The most important thing we have learned is that one really cannot begin a sentence with the catch-all phrase of either "the Jews believe…" or "the evangelicals believe…" We have learned what core beliefs unite all evangelicals and all Jews. We have also learned that within each community there is great diversity, including theological and political principles.
The American white adult, evangelical population is approximately 60 million. (Note: Critical features of Evangelicalism are prevalent in African American Christianity; however, the unique features of the Black Church prompt sociologists and demographers to study each separately.)
According to conversation with Pew Center researchers, about 10 percent are very committed to social justice causes and human rights issues at home in the United States and abroad, and are understandably concerned with the situation of the Palestinians. About 10 percent believe that the Jewish people have returned to sovereignty in the ancient homeland as a sine qua non for the Second Coming.
In the middle are about 80 percent of evangelicals. These are Christians committed to orthodox faith and at the same time, seek to engage the host culture. In this sense, they are like classic Modern Orthodox Jews, who also seek to live in two worlds, with each enriching the other.
For this swath of evangelicals, in the phrasing of a national evangelical leader, "Israel figures prominently in the religious imagination of evangelicals." We have thought and talked a good deal about the meaning of this characterization. It is quite similar to the formulation of classic mainstream Religious Zionism, which eschewed messianic speculation and anticipation, and sees in the State of Israel immense religious potential - albeit short of messianism.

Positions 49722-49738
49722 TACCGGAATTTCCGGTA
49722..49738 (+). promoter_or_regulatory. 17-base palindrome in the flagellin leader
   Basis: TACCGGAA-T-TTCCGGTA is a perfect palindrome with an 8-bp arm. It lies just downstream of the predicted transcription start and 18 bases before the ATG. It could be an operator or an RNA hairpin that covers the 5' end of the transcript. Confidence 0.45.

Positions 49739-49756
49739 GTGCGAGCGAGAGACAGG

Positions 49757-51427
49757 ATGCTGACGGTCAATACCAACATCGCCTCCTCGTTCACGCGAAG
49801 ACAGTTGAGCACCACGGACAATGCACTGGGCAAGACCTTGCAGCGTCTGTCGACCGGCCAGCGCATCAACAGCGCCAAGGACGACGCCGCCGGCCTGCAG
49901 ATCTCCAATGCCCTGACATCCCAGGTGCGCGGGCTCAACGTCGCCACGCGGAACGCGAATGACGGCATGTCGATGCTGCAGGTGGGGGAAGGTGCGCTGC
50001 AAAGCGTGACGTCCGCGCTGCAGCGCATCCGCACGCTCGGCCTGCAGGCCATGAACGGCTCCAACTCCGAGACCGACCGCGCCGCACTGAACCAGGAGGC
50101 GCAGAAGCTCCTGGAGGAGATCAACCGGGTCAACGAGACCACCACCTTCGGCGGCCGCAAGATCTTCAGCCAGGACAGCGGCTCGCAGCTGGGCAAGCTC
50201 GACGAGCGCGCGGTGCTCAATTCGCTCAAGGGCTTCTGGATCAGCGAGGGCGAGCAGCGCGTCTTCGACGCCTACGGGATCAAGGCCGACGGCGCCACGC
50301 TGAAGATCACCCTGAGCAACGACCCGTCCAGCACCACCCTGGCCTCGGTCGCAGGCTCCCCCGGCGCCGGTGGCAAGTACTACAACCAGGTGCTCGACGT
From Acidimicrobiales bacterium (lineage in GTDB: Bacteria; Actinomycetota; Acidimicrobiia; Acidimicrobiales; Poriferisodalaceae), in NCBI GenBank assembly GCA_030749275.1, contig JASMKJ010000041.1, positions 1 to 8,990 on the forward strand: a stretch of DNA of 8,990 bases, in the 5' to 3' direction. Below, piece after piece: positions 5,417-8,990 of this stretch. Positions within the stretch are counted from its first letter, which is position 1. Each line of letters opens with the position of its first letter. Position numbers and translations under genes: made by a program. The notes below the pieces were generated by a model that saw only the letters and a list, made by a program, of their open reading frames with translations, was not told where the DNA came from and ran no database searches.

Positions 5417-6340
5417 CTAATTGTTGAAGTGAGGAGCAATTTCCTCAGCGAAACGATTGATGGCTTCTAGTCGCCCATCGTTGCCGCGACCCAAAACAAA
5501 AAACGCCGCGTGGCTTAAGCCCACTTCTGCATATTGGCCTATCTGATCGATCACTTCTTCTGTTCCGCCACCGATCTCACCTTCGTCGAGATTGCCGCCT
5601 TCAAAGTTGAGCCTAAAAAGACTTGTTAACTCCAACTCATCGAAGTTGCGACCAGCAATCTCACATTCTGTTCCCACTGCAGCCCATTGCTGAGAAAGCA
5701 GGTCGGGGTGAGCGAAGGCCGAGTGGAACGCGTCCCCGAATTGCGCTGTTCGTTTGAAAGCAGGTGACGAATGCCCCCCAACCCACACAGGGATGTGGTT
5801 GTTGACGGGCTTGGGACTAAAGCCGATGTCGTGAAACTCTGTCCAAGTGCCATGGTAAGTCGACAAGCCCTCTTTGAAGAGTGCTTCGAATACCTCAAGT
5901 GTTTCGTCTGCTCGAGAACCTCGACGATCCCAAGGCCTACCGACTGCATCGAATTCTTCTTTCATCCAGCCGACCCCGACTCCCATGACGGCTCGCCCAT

Thus the editorial’s blanket identification of evangelicals with messianism and Second-Coming theology is mistaken.
Likewise, it is imprecise to write, "Evangelicals are also behind a wave of American anti-abortion legislation." Indeed, some are. Yet, as scholars have shown, a significant segment of the evangelical population, though firmly pro-life, does not believe in entering the political market place to deal with legislation on abortion.
It is true that many evangelicals - like most strands of Orthodox Judaism - consider same sex activity sinful. At the same time, many evangelicals take the position of Pope Francis: "Who am I to judge?" These evangelicals exercise expressions of love and acceptance for gay men and women, as do increasing segments of the Jewish Modern Orthodox community.
The largest segment of evangelical Christians has an innate sense of affection and respect for the Jewish people and for their return to sovereignty in the ancient homeland. Many of them express a balanced and mature understanding of Israel and of its conflict with the Palestinians.
In this evangelicals are no different than significant segments of the Israeli and American Jewish populations. Both communities would do well to not attribute their far right and their far left as representative of their reasonable right, their center, and their reasonable left, which cumulatively comprise the vast majority.
Haaretz puts its finger on some important dynamics playing out amongst Jews, Israelis and evangelicals. But there is more to this story, and it is more nuanced and interesting than the editorial suggested.
Mark Galli is the editor-in-chief of Christianity Today, the leadership magazine of American Evangelicalism. Twitter: @markgalli
Rabbi Yehiel Poupko is the Rabbinic Scholar at the Jewish United Fund/Jewish Federation of Chicago